BORIS Johnson will today issue an appeal for Nato unity amid increasing strains within the Western alliance over the conflict in Syria.

The Prime Minister will break off from the election campaign to host a gathering in London of Nato leaders, marking the alliance’s 70th anniversary.

The Nato summit takes place amid a bitter row between French President Emmanuel Macron and Turkish President Recep Tayyip Erdogan over Turkey’s incursion into northern Syria.

It emerged at least nine people, including eight children were killed yesterday when Turkish artillery shells landed near a school in a Kurdish-held town.

A further 13 civilians died in a suspected Syrian government air strike on a market in a rebel-held town. The violence is part of rising tension in Syria’s north, along the border with Turkey.

Government troops have renewed their push to reclaim the last opposition stronghold in Idlib province while Turkey, which sees Syrian Kurdish fighters as an existential threat, has been widening its military operations there to push them away from its borders.

Macron infuriated Ankara when he suggested Nato was suffering from “brain death” over the lack of co-ordination over Turkey’s “crazy” attack on the Kurds, seen as a key Western ally in the fight against Daesh.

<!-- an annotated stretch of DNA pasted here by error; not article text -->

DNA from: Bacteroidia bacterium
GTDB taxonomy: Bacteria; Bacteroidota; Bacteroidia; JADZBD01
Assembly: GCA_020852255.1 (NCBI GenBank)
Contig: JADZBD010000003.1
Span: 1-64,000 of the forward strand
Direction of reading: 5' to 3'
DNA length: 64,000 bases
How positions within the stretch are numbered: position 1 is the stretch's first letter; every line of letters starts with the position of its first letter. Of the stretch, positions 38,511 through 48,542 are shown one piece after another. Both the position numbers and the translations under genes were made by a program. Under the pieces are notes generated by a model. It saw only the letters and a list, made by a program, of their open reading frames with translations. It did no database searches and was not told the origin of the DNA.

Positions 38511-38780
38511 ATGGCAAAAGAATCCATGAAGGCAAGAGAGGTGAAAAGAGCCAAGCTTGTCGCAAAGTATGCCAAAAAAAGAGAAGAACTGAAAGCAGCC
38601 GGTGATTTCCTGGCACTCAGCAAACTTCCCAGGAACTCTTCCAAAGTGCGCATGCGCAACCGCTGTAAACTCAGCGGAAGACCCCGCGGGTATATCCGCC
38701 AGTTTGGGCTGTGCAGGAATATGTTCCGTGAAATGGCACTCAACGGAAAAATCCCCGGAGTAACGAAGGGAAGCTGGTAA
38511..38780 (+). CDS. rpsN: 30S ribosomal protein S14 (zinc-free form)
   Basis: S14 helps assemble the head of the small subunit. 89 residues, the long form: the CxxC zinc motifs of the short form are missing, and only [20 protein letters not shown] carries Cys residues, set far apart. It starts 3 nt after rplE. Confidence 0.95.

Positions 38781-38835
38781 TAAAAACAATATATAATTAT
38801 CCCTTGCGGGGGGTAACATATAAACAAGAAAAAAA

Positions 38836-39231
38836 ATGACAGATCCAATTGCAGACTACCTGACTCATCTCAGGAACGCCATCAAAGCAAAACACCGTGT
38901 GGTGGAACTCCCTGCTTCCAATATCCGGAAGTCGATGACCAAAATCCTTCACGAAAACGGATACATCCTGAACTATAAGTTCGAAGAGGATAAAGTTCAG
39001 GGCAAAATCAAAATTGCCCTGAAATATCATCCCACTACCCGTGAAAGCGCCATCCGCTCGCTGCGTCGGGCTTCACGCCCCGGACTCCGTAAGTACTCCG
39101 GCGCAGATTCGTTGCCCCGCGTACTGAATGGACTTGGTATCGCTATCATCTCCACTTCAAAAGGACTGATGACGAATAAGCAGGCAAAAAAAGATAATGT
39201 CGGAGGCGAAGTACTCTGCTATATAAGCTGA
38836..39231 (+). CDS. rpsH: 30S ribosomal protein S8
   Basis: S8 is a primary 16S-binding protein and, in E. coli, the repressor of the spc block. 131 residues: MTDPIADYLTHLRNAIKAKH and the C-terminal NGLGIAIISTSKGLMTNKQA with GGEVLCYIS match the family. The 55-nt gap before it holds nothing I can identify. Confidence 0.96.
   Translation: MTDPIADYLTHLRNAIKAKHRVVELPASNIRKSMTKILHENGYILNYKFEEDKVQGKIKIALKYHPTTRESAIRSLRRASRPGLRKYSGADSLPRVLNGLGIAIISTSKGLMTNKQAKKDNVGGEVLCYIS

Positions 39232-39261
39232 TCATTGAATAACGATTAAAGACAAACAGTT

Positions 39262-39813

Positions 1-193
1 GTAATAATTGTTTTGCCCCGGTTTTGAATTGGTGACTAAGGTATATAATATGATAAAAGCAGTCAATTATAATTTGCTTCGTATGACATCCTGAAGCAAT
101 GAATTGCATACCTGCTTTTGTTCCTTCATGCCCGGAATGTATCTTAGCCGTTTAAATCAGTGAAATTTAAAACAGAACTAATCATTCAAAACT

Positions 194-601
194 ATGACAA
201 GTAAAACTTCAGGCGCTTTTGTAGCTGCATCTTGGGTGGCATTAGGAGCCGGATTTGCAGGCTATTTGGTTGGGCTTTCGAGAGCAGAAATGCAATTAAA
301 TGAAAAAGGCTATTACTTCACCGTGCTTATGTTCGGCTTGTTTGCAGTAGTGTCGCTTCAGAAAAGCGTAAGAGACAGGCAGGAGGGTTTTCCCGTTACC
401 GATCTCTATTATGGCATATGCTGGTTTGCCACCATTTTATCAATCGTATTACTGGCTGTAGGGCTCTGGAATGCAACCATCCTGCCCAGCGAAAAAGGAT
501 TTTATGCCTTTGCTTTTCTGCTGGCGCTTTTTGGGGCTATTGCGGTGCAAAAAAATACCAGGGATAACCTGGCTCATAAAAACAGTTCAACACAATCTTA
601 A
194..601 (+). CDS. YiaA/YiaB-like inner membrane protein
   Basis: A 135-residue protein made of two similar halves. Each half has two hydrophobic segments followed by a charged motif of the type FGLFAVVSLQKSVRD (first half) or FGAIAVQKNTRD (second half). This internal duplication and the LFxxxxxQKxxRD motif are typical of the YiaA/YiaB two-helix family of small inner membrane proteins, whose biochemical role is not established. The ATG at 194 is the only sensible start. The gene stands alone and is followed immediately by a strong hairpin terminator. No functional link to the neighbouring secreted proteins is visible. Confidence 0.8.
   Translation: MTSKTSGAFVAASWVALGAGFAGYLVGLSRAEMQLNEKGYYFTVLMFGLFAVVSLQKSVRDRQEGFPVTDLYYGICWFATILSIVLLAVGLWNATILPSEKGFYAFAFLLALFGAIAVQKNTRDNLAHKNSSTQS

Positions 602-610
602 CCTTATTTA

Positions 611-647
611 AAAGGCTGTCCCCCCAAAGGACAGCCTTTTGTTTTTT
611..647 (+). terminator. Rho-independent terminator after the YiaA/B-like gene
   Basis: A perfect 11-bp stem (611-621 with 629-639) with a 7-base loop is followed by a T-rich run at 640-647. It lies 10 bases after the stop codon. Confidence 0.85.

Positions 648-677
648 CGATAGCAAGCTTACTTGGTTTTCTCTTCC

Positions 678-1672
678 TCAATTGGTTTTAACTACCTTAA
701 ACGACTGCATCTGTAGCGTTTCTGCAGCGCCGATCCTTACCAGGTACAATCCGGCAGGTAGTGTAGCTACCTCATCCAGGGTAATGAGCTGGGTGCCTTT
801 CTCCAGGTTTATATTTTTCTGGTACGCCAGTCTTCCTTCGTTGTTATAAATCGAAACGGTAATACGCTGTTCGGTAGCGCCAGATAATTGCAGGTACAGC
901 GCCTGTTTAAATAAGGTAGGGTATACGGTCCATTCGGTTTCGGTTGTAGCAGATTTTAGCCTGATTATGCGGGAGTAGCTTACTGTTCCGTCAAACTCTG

Erdogan, who has long sought a free hand against the Kurds, hit back accusing Macron of “a sick and shallow understanding” of terrorism.

Johnson is expected to try to play peacemaker when he hosts the two leaders, together with German Chancellor Angela Merkel, for talks in Downing Street ahead of the main gathering. The Prime Minister’s official spokesman said: “The PM’s position is that Nato is the most enduring and successful alliance in military history and that it continues to adapt to the evolving threats that we face. It is the cornerstone of Euro-Atlantic security and it helps to keep a billion people safe.

“The PM will emphasise that all members must be united behind shared priorities so Nato can adapt to the challenges ahead.”

Turkey invaded Kurdish-controlled areas of northern Syria in October after US President Donald Trump effectively gave Erdogan the green light – to the dismay of other Western capitals as well as many in Washington.

It was widely seen to have strengthened both the Russian position in Syria and that of the Assad regime while triggering a fresh humanitarian crisis. There was further alarm among alliance members when Erdogan chose to purchase Russian air defence systems, seen as a further weakening of his commitment to the alliance.

Trump is also among the Nato leaders attending the two-day gathering.